Flt. Lt. Ronald Mackay
26 June 1917 - 4 August 2018
Flight Lieutenant Ronald Mackay flew Spitfires with 234 Squadron in the Battle of Britain and was once seriously injured baling out of his aircraft following a sortie.
He died on Saturday, August 4 2018 surrounded by his family in Edinburgh.
Air Chief Marshal Sir Stephen Hillier, chief of the Air Staff, said: “Very sad to hear that another of The Few is lost to us.”
Battle of Britain’s pilots who were awarded a special service clasp were dubbed ‘The Few’ following Winston Churchill’s wartime address to Parliament, where he poignantly said of the brave pilots: “Never in the field of human conflict was so much owed by so many to so few.”
Ron’s 234 squadron officially formed in 1918 in the Scilly Isles, and was equipped with Spitfires at RAF Church Fenton in May 1940.
In 1940 the squadron moved to RAF Middle Wallop flying in defence of Portsmouth, Southampton and other targets along the south coast.
Flt Lt Mackay was born in 1917 and served in the Auxiliary Air Force before the war.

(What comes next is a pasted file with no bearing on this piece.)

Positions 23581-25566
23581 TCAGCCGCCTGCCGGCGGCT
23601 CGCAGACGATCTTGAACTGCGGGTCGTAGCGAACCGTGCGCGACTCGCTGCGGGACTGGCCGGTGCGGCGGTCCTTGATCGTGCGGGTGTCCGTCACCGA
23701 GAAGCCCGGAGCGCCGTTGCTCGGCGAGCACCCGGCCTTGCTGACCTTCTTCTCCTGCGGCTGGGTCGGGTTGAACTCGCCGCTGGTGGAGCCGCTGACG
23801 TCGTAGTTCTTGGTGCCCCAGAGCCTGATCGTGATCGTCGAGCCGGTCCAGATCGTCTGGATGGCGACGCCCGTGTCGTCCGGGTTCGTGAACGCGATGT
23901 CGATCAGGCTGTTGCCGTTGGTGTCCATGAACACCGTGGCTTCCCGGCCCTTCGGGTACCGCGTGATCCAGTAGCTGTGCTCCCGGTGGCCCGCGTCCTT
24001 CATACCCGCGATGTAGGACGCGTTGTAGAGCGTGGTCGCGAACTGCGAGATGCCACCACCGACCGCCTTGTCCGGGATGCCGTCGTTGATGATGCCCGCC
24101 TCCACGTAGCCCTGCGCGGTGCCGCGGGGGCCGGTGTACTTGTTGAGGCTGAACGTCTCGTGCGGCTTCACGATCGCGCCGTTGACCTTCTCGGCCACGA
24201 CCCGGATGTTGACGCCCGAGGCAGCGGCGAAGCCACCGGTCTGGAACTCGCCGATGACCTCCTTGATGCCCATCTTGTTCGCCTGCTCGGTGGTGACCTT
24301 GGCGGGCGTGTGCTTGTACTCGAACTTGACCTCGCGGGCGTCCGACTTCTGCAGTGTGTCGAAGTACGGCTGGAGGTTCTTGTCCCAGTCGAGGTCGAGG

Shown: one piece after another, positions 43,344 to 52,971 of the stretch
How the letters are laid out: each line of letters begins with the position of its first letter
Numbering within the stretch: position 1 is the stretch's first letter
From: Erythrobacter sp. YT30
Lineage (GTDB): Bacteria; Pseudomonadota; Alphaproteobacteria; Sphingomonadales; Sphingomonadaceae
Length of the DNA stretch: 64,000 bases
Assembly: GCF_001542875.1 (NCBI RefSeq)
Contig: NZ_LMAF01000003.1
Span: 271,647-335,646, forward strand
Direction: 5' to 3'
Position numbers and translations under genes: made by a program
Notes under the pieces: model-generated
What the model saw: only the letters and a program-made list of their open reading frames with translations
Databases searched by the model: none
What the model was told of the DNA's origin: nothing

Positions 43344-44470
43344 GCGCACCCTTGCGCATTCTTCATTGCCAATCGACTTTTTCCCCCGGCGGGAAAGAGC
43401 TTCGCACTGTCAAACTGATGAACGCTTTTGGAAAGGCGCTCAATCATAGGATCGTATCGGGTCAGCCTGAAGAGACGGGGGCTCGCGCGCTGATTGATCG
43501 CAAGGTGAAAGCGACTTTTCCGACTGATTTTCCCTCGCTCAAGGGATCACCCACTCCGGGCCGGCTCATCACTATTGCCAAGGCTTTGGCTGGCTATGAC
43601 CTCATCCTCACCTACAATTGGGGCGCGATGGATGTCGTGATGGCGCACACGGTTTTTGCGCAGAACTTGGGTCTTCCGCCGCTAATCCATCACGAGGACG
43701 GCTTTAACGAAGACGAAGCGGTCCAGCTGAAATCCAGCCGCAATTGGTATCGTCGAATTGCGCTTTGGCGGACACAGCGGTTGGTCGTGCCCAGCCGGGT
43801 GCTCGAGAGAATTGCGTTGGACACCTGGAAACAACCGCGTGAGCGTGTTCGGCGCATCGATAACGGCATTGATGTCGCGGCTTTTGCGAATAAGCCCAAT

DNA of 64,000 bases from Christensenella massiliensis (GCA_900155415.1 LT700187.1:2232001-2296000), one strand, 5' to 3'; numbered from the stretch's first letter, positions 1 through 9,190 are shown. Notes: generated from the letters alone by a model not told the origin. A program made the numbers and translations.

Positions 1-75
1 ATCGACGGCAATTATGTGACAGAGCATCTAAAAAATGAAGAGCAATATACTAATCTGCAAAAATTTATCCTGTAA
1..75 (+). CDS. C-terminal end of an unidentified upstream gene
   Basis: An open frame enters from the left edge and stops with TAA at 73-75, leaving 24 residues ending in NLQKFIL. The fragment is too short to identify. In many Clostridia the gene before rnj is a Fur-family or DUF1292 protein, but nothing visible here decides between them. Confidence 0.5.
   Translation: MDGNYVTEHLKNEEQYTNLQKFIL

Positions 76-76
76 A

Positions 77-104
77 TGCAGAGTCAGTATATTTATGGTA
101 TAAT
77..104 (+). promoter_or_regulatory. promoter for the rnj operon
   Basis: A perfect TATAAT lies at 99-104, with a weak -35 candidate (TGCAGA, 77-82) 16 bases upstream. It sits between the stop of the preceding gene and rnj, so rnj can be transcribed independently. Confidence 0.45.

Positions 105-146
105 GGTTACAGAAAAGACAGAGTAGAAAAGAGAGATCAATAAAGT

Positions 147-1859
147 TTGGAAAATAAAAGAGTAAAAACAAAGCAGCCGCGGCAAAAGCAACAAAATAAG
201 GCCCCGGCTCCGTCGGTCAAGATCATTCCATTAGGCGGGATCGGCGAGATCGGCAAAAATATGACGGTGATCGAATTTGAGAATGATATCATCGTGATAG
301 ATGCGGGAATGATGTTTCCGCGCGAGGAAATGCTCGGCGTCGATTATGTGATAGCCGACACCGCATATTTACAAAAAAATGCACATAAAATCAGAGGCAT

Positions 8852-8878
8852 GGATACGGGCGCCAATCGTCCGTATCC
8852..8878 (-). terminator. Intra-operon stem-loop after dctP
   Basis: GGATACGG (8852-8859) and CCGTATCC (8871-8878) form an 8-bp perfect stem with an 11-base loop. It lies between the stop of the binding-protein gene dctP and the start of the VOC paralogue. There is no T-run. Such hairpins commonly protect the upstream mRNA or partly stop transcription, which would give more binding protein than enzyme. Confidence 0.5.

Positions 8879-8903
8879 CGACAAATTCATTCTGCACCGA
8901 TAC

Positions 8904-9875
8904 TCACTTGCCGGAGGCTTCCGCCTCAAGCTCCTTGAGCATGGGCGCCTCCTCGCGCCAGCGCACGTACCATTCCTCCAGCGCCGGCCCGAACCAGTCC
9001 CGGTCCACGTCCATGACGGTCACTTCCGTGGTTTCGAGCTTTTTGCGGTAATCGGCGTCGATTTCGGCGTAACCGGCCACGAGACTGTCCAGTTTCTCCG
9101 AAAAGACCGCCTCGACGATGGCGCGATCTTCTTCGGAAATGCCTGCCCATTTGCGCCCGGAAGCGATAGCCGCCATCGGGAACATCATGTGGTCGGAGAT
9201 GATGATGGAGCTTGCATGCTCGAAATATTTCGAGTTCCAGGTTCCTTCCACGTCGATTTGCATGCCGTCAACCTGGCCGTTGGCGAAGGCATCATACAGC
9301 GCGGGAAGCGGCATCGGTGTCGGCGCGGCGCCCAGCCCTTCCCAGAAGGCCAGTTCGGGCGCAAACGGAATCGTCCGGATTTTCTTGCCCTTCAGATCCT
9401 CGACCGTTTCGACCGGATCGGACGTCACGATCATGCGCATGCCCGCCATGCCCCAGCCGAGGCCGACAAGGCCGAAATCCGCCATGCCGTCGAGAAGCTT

He was called to full time service in late August 1939, joining 603 Squadron as a civilian pupil pilot the following month.
After elementary training in Perth, central Scotland, he was commissioned on March 23, 1940, before completing his intermediate and advanced flying training at RAF Lossiemouth, north Scotland.
Ronald joined No 234 Squadron at RAF Middle Wallop, Hants, on September 18, 1940.
Returning from St Eval after a routine sortie on September 25, 1940, he baled out and was seriously injured.
His Spitfire, X4182, crashed near St Mawgan in north Cornwall.
After being released from the RAF in January 1946, he ran the family travel business in Scotland for many years.
Of the 3,000 pilots who fought in the Battle of Britain, 537 were killed in combat or died later as a result of their wounds.
David Brocklehurst MBE, chairman of the Kent Battle of Britain Museum, said: “Our thoughts and condolences are with his family and friends at this difficult time.
“Our flag will be flown at half mast for the next seven days as a mark of respect.
“Sadly nature is taking its course and we have lost three of The Few in the past month.“Now there are only eight surviving Battle of Britain veterans, the oldest is 105 and the youngest 98.
“He should be remembered for his bravery. Many of them said they were not heroes, just doing their duty, but we see them all as heroes.
“It makes it all the more important that we carry on their legacy as there will be a time when they will no longer be able to do so.”
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